I am not sure this is fully right but there is something partially intriguing about it. College is not for everyone but I think we are plum out of answers for those who college is not for or were marginal calls on whether they should go to college or not. The problem is that in a democratic country, politicians can’t say “your lives are going to suck more.”

    2. Re Rent a Friend: I was once talking with Jason about shared housing start-ups that are now popping up in NY and SF. Jason theorized that these are indirect ways for paying to meet friends because the new houses also organize events and activities as opposed to finding a random roommate off of Craigslist.

    3. I did not miss out on alcohol in college but did miss out on sex and I am often in wonder about how much sex happened to people in college.Report

    • Kim in reply to Saul Degraw says:

      “I am often in wonder about how much sex happened to people in college.”
      If you replace sex with sexual assault, it may make more sense.Report

    • Morat20 in reply to Saul Degraw says:

      Yeah, I was given IQ test of some sort for a job once. I was…rather surprised that’s what I was doing.

      I was so infuriated that what was SUPPOSED to be a face-to-face interview turned out to be a session with a machine that I didn’t even bother finishing it.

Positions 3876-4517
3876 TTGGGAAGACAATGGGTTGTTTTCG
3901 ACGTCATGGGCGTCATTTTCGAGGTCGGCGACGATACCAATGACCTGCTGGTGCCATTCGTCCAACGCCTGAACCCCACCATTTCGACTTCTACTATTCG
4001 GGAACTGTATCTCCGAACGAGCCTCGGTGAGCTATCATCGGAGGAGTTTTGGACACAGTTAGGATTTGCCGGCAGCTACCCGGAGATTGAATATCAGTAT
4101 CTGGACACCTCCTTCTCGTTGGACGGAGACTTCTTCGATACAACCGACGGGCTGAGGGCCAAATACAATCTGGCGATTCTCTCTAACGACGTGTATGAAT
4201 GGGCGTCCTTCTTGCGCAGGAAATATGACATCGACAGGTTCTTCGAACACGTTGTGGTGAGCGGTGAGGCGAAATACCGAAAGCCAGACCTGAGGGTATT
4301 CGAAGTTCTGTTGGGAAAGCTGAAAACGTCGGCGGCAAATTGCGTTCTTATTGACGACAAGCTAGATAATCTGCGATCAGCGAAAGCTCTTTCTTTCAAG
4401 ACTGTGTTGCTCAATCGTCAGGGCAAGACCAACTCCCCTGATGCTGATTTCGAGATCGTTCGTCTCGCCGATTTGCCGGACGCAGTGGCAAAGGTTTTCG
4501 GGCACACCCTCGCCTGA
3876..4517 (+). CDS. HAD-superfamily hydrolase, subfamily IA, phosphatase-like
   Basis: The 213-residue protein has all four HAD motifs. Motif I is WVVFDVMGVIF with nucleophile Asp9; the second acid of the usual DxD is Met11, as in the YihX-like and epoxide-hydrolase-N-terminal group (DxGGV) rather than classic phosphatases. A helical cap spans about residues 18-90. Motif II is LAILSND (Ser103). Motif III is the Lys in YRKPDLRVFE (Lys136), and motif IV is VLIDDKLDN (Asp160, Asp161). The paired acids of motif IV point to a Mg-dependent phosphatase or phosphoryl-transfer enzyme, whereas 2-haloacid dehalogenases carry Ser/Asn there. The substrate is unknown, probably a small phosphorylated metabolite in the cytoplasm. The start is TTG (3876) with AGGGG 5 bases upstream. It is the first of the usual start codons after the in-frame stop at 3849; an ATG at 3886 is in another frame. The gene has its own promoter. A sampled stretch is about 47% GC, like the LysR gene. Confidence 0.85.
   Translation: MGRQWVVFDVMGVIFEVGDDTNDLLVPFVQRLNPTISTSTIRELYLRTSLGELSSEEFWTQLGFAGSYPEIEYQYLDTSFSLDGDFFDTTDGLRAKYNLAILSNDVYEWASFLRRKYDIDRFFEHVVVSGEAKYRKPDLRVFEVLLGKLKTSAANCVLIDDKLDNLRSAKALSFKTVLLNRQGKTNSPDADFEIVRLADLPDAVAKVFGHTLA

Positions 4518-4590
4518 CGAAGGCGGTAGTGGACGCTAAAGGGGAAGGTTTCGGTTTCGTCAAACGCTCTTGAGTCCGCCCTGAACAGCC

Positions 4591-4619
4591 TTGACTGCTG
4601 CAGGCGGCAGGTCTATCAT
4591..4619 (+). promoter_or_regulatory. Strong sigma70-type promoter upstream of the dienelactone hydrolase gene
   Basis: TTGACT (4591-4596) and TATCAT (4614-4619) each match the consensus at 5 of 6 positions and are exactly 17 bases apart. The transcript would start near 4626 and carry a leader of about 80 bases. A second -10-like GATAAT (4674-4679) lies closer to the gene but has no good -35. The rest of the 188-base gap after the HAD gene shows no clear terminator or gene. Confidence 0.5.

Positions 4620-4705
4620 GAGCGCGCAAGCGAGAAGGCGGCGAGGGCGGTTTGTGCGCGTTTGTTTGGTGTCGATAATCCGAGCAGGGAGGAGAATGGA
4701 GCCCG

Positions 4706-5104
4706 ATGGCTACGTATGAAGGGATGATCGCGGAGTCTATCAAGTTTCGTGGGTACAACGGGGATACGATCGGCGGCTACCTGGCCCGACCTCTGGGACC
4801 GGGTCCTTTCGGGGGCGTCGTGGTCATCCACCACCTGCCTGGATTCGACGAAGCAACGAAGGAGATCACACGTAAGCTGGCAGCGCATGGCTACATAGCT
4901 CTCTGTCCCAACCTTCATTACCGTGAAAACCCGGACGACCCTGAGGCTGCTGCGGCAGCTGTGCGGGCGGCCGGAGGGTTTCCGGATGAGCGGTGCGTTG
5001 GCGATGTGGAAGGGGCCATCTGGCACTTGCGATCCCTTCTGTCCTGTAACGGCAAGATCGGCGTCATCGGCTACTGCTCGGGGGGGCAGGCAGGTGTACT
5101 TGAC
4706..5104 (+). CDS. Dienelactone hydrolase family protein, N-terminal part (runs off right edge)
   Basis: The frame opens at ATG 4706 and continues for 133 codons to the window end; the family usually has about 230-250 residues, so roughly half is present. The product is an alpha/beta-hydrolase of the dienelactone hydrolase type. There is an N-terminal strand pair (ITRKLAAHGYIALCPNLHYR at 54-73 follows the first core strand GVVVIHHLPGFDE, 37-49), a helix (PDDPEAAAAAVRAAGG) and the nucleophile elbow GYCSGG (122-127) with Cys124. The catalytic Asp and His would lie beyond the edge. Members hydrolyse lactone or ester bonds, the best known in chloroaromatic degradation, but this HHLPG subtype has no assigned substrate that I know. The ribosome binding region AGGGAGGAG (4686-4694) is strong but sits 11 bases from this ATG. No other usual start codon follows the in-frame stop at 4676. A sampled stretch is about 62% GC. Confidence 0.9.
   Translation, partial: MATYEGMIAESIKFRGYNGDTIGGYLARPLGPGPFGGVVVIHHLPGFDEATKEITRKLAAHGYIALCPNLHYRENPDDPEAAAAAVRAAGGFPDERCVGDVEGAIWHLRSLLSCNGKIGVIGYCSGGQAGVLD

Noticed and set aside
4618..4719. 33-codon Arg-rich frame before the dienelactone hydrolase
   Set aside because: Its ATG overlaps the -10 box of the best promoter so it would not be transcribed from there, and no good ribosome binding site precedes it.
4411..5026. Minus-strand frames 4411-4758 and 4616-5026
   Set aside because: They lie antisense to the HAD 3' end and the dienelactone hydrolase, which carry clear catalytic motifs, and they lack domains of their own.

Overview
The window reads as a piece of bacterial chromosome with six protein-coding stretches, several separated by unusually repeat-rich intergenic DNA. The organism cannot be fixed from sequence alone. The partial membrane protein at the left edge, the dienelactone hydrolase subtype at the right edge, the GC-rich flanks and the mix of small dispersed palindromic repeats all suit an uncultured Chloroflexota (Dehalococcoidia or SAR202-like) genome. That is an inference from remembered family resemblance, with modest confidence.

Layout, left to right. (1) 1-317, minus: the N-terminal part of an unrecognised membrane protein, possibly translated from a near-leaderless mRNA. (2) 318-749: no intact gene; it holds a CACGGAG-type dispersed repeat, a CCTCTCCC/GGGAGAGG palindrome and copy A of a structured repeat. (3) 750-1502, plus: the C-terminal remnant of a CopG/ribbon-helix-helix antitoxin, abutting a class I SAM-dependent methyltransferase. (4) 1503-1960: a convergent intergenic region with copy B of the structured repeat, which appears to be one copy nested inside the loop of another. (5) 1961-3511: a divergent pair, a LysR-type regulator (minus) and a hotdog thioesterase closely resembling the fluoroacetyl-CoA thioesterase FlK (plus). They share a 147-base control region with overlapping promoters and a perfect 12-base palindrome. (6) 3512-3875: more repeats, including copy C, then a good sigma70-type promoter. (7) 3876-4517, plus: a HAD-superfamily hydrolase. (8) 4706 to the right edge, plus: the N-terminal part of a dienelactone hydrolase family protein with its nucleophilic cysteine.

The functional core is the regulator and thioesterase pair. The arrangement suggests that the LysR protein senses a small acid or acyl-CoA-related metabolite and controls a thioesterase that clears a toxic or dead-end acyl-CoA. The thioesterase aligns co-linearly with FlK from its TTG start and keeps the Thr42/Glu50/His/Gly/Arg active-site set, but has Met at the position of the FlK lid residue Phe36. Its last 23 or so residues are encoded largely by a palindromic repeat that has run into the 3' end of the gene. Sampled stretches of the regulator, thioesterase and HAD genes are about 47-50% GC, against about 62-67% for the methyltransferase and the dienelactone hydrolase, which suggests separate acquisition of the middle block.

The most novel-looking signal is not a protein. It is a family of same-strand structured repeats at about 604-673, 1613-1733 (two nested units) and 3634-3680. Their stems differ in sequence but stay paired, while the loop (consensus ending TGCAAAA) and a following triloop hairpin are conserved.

I didn’t want to work for a company who thought a handful of logic problems and spatial recognition problems was somehow a good screening mechanism.Report

      • Mike Schilling in reply to Morat20 says:

        I didn’t want to work for a company who thought a handful of logic problems and spatial recognition problems was somehow a good screening mechanism.

        They’re so artificial. A good problem-solving interview would be to lock the candidate in a room that starts to fill with water and see how long it takes him to find a way out. This also addresses the problem of what to do with the less intelligent.Report

    • LeeEsq in reply to Saul Degraw says:

      1. There are still lots of jobs available for people not college bound. Its just that they suck for a variety of reasons compared to the mid-20th century factory jobs for the most part. Trying to get policies through that will makes these jobs the equivalent of mid-20th century factory jobs is seemingly impossible and heavily debated.

      2. Rent a friend. There seems to be a big trend of people floundering in their social lives for a variety of reasons and other people having great social lives. Commercial services are appearing to make up for the floundering. Its not that the people who are having horrible or not good social lives are real misfits, many of them are basically average, but something or things are preventing social connection.Report

    • DavidTC in reply to Saul Degraw says:

      Rather than looking for ways to give the less intelligent a break, the successful and influential seem more determined than ever to freeze them out.

      I rather suspect two things are going on here:

      One is just the general ‘We have been a buyer’s market at labor for so long that we have added nonsensical requirements to jobs’. Requiring people have a high IQ for jobs that really do require a degree is basically the same thing as require college degrees for jobs that don’t actually require degrees.